Wednesday, July 28, 2010

Alaska RV Tour - Homer, Alaska

We left Anchorage on Monday, July 26th and drove the 221 miles to Homer along the Sterling Highway. We stayed in Homer for only two nights, leaving the morning of Wedesday, July 28th.

As we drove along, Spike told us about the Russian background of this part of Alaska. Russian whalers and fur traders established the first white settlement in Alaska in 1784 on Kodiak Island and later in Sitka. Although Alaska was purchased from Russia in 1867, the Russian influence is still evident today in the communities of Sitka, Kodiak, Unalaska and Kenai, where onion-domed Russian Orthodox churches remain.  We would see some of this influence on our way to Homer, but even more so in a couple days when we go to Kenai.

Along the way, we stopped at the Fred Meyer store in Soldotna to give everyone a chance to eat lunch and stock up on groceries.  That parking lot was a zoo!  In addition to our group's RVs, there must have been at least 30 other rigs filling the parking lot. Nearly three-quarters of Alaska sport fishing is done in the South central region of the state, which encompasses this area. Yes, it's summertime and fishing is underway!

We arrived at the Heritage RV Park on the Homer Spit around 3 PM.  Here is a photo that Joe Scott took and shared with our group.

The Homer Spit is a 4.5 mile long piece of land on the southern tip of the Kenai Peninsula that sticks out into Kachemak Bay and it boasts the longest road into ocean waters in the world, taking up 10–15 minutes to cover by car. The Spit is home to the Homer Boat Harbor, which serves up to 1500 commercial and pleasure boats at its summer peak, and also to the Nick Dudiak Fishing Lagoon, campgrounds, hotels, and restaurants and the infamous Salty Dawg Saloon. Unfortunately, the weather was so damp and chilly the day we arrived that we explored none of this... it was just too miserable!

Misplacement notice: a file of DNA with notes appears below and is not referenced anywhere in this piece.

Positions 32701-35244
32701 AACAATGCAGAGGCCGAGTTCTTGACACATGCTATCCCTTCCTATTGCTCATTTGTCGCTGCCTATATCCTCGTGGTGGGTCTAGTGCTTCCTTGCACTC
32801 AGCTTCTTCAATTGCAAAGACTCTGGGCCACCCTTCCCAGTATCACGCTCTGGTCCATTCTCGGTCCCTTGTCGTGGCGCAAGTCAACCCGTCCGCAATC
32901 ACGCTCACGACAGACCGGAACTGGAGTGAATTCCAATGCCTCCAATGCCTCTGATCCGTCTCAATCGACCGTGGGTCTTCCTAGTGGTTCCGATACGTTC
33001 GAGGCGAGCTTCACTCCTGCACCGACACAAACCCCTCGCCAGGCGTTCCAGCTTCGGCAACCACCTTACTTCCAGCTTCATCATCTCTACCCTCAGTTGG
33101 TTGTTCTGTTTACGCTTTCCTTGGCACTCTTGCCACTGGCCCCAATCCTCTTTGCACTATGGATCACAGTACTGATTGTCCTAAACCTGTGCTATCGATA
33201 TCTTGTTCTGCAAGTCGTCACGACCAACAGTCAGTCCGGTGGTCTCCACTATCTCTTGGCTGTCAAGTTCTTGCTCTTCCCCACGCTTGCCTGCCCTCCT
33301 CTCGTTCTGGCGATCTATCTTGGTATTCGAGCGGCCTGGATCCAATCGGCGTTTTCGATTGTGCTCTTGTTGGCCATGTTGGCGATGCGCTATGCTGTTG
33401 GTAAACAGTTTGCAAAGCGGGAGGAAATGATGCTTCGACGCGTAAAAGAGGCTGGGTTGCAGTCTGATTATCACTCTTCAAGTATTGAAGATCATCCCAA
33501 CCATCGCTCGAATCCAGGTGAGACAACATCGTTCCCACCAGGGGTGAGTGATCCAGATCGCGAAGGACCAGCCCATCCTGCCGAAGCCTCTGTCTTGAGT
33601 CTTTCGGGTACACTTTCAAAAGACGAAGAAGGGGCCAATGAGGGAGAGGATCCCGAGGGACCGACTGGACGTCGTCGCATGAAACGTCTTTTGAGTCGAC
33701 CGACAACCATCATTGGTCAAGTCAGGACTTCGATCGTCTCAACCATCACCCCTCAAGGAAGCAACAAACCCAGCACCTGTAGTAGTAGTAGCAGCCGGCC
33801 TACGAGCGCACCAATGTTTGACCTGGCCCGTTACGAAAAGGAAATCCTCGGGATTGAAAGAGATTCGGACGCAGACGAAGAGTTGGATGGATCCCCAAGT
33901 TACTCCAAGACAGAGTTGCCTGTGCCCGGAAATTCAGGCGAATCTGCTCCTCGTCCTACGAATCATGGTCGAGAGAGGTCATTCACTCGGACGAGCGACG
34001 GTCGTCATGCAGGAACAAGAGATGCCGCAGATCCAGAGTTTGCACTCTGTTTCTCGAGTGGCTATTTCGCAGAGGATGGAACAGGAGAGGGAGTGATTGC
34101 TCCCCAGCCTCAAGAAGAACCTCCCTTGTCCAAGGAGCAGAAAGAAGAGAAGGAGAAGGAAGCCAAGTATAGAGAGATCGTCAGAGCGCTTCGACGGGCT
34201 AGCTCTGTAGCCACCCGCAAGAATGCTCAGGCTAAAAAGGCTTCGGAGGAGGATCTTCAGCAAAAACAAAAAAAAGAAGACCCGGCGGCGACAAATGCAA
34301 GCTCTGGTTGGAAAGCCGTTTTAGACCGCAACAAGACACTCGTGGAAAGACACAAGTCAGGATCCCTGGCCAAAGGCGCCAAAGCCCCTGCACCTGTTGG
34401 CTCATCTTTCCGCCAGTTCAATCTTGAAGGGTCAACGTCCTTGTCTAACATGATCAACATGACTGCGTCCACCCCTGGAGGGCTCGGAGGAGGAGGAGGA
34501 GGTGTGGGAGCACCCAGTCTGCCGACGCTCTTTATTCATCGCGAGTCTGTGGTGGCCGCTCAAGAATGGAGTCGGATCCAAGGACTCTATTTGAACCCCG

Lynda had decided to go deep sea fishing for Halibut the next morning and so she went with some others from our group to get signed up.  She needed to get up around 5:30 AM to get down to the boat dock by 6 AM. I'm glad she does not go fishing very often because I also had to get up to fix her coffee and push her sleepy head out the door! Anyway, she has made a separate posting about her fishing experience and so I'll leave it at that.  

Later than day, when our intrepid Halibut fishermen returned home and the tide came back in, John Bland took us to the next door fishing hole in the hopes we could catch some Salmon.

John was very patient in showing us what to do but we didn't catch anything, although I enjoyed it anyway. By then the sun had come out and it was a pretty day, although still quite chilly.

The next day, our Halibut fisherman went and picked up their fish (Lynda chose to have most of her catch mailed home) and then our caravan group got ready to head to Kenai. This will be our last stop in Alaska as a group - it's hard to believe that 5 weeks have gone by and our Alaska RV tour is winding down. We're feeling a little sad about it.

In honor of our military retirees and veterans, I played the Air Force song (Off We Go Into The Wild Blue Yonder) over the radio as our caravan got underway for the last time.  After all, it was time those Army, Marine, and Navy folks in our group listened to some real military music  :-)

Click here to see photos of Homer and stay tuned to hear about Kenai! 

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